It looks like, at least on my iPhone here, the last 200 messages. In the case of calendars, you basically get everything. I'm not sure how the email thing would work with gmail in the offline mode, I'm guessing you'd only be able to read emails you'd actually pulled up on the phone before, but I don't know. It'd probably be a bit hit-and-miss.
posted by floam at 1:08 AM on December 24, 2009

(and that's per folder, so I've got 200 of my last mails in Inbox, 200 in All Mail, and 200 going back in my different folders I've got).
posted by floam at 1:19 AM on December 24, 2009

I have an iPod touch, have multiple emails accounts and a dense calendar (all my wife and daughters appointments are in there too). All of the old information is easily accessible when not in Wifi range. Hell, I can even ask get directions in the Maps app and they'll still be available when Wifi is gone.

That said, I don't use Gmail via Safarai, instead that account is hooked through the Mail app and works just fine.

The "trick" with email accounts is to set them up as IMAP accounts and that way you'll have ALL of your email available on the iTouch. I have accounts with hundreds of megs of mail and one approaching a gig and they're stored, with all their large attachments and those attachments are viewable, even when not on Wifi.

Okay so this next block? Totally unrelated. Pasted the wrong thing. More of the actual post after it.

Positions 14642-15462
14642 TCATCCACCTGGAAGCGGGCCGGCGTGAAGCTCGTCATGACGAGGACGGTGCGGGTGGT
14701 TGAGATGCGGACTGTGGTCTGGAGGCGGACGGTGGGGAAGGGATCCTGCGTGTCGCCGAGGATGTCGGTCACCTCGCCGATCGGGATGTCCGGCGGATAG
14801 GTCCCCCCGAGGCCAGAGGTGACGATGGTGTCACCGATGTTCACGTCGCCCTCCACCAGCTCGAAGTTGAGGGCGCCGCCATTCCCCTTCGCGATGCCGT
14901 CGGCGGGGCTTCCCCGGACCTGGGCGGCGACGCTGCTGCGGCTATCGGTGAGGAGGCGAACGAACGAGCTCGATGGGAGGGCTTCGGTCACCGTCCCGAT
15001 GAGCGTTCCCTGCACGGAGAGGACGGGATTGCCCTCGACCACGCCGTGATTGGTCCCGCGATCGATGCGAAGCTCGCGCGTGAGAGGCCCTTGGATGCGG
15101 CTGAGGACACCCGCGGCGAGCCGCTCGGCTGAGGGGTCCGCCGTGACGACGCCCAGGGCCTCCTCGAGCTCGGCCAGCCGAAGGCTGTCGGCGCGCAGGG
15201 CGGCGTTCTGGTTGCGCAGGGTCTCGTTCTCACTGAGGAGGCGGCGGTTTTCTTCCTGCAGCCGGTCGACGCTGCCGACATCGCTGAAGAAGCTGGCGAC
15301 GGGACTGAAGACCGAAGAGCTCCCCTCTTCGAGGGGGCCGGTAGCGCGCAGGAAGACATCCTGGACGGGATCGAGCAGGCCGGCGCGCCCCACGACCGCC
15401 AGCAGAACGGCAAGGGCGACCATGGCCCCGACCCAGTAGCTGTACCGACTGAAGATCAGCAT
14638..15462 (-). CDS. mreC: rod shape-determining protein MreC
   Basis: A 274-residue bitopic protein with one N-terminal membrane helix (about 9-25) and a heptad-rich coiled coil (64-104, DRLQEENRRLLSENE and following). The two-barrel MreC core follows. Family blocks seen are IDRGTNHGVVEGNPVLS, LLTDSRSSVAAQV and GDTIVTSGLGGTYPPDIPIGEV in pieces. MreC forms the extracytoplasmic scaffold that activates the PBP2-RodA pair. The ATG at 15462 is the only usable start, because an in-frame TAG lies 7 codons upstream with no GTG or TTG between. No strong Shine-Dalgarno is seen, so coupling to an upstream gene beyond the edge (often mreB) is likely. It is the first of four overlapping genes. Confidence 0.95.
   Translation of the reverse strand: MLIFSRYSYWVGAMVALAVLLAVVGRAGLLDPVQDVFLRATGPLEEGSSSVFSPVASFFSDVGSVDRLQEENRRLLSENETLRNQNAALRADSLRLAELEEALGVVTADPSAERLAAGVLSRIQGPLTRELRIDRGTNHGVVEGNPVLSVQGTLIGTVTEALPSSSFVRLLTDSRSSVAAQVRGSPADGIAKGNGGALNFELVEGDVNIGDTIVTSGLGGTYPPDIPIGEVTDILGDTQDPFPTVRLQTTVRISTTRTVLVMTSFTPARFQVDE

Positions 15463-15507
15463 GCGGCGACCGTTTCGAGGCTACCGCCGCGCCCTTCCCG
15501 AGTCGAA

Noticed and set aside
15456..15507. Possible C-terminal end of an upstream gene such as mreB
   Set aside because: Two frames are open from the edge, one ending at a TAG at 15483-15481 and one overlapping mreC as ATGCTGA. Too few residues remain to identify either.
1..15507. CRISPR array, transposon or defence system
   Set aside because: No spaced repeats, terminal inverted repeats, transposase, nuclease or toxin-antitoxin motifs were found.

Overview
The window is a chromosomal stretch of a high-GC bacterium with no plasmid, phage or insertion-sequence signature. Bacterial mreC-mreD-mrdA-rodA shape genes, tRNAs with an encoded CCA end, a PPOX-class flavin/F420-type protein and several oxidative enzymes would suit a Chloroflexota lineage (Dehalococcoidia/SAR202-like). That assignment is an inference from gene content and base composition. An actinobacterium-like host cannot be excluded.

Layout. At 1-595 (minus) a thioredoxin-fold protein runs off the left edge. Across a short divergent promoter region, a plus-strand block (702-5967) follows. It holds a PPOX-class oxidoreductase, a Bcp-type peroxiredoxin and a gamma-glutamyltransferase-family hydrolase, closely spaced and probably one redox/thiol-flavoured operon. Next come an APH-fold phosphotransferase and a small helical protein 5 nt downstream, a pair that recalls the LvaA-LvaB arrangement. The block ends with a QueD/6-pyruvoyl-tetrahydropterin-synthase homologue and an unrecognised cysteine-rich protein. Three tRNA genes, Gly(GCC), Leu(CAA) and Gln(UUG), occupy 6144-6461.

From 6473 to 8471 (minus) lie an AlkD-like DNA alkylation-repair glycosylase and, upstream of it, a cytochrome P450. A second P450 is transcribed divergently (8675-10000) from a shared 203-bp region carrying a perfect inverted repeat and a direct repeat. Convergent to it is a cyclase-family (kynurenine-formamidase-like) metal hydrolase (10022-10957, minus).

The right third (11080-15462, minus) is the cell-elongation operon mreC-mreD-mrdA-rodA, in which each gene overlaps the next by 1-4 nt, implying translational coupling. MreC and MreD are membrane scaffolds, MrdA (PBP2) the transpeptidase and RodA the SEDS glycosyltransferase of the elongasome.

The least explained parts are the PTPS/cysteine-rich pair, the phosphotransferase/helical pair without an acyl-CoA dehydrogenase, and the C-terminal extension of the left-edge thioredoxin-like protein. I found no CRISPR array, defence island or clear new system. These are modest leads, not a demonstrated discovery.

posted by Brandon Blatcher at 3:21 AM on December 24, 2009

Just a note: when you add a Gmail account through the default setup process, it doesn't pick IMAP automatically so you need to do it manually. It's not at all difficult though — the instructions are here (ignore the 'Quick Answer').
posted by jaffacakerhubarb at 3:49 AM on December 24, 2009

rossination: “Thanks for the quick response, and sorry for my thread minding, but -- how does that translate to my experience with mail/calendars while offline? If I do use the built-in mail program, for instance, how many of my old emails can I see while not connected?”